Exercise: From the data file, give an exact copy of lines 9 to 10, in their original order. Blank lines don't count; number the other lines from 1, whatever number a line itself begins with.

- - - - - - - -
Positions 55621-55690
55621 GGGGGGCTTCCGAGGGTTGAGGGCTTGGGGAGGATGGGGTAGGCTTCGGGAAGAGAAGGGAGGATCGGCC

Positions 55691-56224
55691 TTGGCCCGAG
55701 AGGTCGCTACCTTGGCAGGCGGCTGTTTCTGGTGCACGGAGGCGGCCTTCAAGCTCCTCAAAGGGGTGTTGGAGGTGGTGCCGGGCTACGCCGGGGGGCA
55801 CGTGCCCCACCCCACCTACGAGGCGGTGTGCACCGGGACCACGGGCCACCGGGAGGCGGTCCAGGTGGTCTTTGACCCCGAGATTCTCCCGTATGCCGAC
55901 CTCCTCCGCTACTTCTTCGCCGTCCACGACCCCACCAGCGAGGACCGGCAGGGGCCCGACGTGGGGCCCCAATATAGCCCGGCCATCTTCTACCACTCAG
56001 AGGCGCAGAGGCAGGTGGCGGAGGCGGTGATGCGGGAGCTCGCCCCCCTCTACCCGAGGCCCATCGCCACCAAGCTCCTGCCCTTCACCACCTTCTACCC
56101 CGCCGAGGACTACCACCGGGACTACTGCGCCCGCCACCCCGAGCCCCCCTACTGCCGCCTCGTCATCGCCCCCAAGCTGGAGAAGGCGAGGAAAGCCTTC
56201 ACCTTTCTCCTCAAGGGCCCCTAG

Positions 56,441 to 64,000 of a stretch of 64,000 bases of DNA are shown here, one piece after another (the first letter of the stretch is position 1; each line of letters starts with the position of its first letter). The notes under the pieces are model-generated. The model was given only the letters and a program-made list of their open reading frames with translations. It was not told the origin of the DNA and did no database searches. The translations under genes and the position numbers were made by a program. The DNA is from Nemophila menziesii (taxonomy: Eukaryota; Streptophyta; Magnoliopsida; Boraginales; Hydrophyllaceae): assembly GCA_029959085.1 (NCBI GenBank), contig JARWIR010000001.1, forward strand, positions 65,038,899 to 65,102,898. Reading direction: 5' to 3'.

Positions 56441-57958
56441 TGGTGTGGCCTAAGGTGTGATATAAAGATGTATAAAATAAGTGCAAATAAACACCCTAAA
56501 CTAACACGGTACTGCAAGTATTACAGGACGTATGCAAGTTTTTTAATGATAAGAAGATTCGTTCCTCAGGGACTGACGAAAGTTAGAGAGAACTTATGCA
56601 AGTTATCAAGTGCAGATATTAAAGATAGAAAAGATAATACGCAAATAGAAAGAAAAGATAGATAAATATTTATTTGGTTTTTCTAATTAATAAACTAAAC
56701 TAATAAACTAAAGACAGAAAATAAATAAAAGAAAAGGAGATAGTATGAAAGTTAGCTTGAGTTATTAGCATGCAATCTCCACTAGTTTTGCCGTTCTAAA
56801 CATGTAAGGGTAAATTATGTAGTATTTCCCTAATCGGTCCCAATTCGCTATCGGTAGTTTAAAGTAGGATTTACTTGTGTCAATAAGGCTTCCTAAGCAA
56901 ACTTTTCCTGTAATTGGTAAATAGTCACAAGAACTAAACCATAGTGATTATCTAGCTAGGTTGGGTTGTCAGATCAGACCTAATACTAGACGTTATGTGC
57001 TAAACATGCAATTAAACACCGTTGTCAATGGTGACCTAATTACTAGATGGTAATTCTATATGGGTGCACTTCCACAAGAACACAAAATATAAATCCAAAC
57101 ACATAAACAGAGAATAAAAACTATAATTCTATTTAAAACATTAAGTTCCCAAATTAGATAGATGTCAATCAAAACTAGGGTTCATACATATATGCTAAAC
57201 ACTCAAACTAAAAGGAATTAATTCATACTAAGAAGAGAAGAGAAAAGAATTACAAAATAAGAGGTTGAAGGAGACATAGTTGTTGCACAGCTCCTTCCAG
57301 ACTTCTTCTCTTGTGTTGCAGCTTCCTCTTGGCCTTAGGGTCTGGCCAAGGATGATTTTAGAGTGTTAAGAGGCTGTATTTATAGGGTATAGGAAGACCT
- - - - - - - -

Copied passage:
56101 CGCCGAGGACTACCACCGGGACTACTGCGCCCGCCACCCCGAGCCCCCCTACTGCCGCCTCGTCATCGCCCCCAAGCTGGAGAAGGCGAGGAAAGCCTTC
56201 ACCTTTCTCCTCAAGGGCCCCTAG